8. Description and application of the combined surface and groundwater flow model MOGROW

    NARCIS (Netherlands)

    Querner, E.P.

    1997-01-01

    In the Netherlands shallow groundwater tables prevail in many parts, such that groundwater and surface water are closely interlinked. Thus the use of a combined groundwater and surface water model is necessary to predict the effect of certain measures on a regional scale. Therefore the model MOGROW

  9. A Guide for Using the Transient Ground-Water Flow Model of the Death Valley Regional Ground-Water Flow System, Nevada and California

    Energy Technology Data Exchange (ETDEWEB)

    Joan B. Blainey; Claudia C. Faunt, and Mary C. Hill

    2006-05-16

    This report is a guide for executing numerical simulations with the transient ground-water flow model of the Death Valley regional ground-water flow system, Nevada and California using the U.S. Geological Survey modular finite-difference ground-water flow model, MODFLOW-2000. Model inputs, including observations of hydraulic head, discharge, and boundary flows, are summarized. Modification of the DVRFS transient ground-water model is discussed for two common uses of the Death Valley regional ground-water flow system model: predictive pumping scenarios that extend beyond the end of the model simulation period (1998), and model simulations with only steady-state conditions.

  10. Incorporating groundwater flow into the WEPP model

    Science.gov (United States)

    William Elliot; Erin Brooks; Tim Link; Sue Miller

    2010-01-01

    The water erosion prediction project (WEPP) model is a physically-based hydrology and erosion model. In recent years, the hydrology prediction within the model has been improved for forest watershed modeling by incorporating shallow lateral flow into watershed runoff prediction. This has greatly improved WEPP's hydrologic performance on small watersheds with...

  11. FINITE VOLUME METHOD OF MODELLING TRANSIENT GROUNDWATER FLOW

    Directory of Open Access Journals (Sweden)

    N. Muyinda

    2014-01-01

    Full Text Available In the field of computational fluid dynamics, the finite volume method is dominant over other numerical techniques like the finite difference and finite element methods because the underlying physical quantities are conserved at the discrete level. In the present study, the finite volume method is used to solve an isotropic transient groundwater flow model to obtain hydraulic heads and flow through an aquifer. The objective is to discuss the theory of finite volume method and its applications in groundwater flow modelling. To achieve this, an orthogonal grid with quadrilateral control volumes has been used to simulate the model using mixed boundary conditions from Bwaise III, a Kampala Surburb. Results show that flow occurs from regions of high hydraulic head to regions of low hydraulic head until a steady head value is achieved.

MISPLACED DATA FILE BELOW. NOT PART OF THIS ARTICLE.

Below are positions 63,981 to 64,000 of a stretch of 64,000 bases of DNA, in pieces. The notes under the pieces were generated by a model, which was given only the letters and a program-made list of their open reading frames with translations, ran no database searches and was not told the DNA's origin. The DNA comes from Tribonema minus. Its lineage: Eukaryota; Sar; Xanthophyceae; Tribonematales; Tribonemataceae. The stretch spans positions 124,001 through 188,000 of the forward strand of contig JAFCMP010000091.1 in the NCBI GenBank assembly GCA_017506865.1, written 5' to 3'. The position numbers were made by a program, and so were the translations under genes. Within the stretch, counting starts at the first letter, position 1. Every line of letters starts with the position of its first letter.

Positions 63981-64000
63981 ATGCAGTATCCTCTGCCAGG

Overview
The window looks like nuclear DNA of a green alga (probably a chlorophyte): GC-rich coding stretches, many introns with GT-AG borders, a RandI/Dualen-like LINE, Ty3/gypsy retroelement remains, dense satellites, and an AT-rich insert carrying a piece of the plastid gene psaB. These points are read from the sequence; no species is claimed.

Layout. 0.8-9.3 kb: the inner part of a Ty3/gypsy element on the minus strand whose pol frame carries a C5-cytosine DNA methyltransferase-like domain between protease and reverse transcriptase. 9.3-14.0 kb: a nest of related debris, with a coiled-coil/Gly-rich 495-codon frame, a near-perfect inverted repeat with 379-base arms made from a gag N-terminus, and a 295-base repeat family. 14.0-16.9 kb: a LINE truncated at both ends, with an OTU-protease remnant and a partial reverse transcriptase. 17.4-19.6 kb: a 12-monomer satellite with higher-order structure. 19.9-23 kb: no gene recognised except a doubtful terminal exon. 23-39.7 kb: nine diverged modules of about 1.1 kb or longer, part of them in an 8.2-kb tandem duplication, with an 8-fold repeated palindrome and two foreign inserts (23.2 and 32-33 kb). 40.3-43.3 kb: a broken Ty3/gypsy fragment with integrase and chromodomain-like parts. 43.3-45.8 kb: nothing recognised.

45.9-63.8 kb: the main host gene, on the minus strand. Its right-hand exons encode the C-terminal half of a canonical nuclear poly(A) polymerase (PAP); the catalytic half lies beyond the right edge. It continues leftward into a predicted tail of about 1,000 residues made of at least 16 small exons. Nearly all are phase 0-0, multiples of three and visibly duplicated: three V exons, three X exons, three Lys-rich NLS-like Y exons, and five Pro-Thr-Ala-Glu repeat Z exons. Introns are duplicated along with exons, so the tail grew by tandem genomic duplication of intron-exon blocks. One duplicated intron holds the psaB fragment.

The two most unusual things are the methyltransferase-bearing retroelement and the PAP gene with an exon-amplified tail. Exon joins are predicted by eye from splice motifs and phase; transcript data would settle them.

12. Groundwater flow modelling of the excavation and operational phases - Laxemar

    Energy Technology Data Exchange (ETDEWEB)

    Svensson, Urban (Computer-aided Fluid Engineering AB, Lyckeby (Sweden)); Rhen, Ingvar (SWECO Environment AB, Falun (Sweden))

    2010-12-15

    As a part of the license application for a final repository for spent nuclear fuel at Forsmark, the Swedish Nuclear Fuel and Waste Management Company (SKB) has undertaken a series of groundwater flow modelling studies. These represent time periods with different hydraulic conditions and the simulations carried out contribute to the overall evaluation of the repository design and long-term radiological safety. The modelling study reported here presents calculated inflow rates, drawdown of the groundwater table and upconing of deep saline water for different levels of grouting efficiency during the excavation and operational phases of a final repository at Laxemar. The inflow calculations were accompanied by a sensitivity study, which among other matters handled the impact of different deposition hole rejection criteria. The report also presents tentative modelling results for the duration of the saturation phase, which starts once the used parts of the repository are being backfilled

  13. Groundwater and climate change: mitigating the global groundwater crisis and adapting to climate change model

    Science.gov (United States)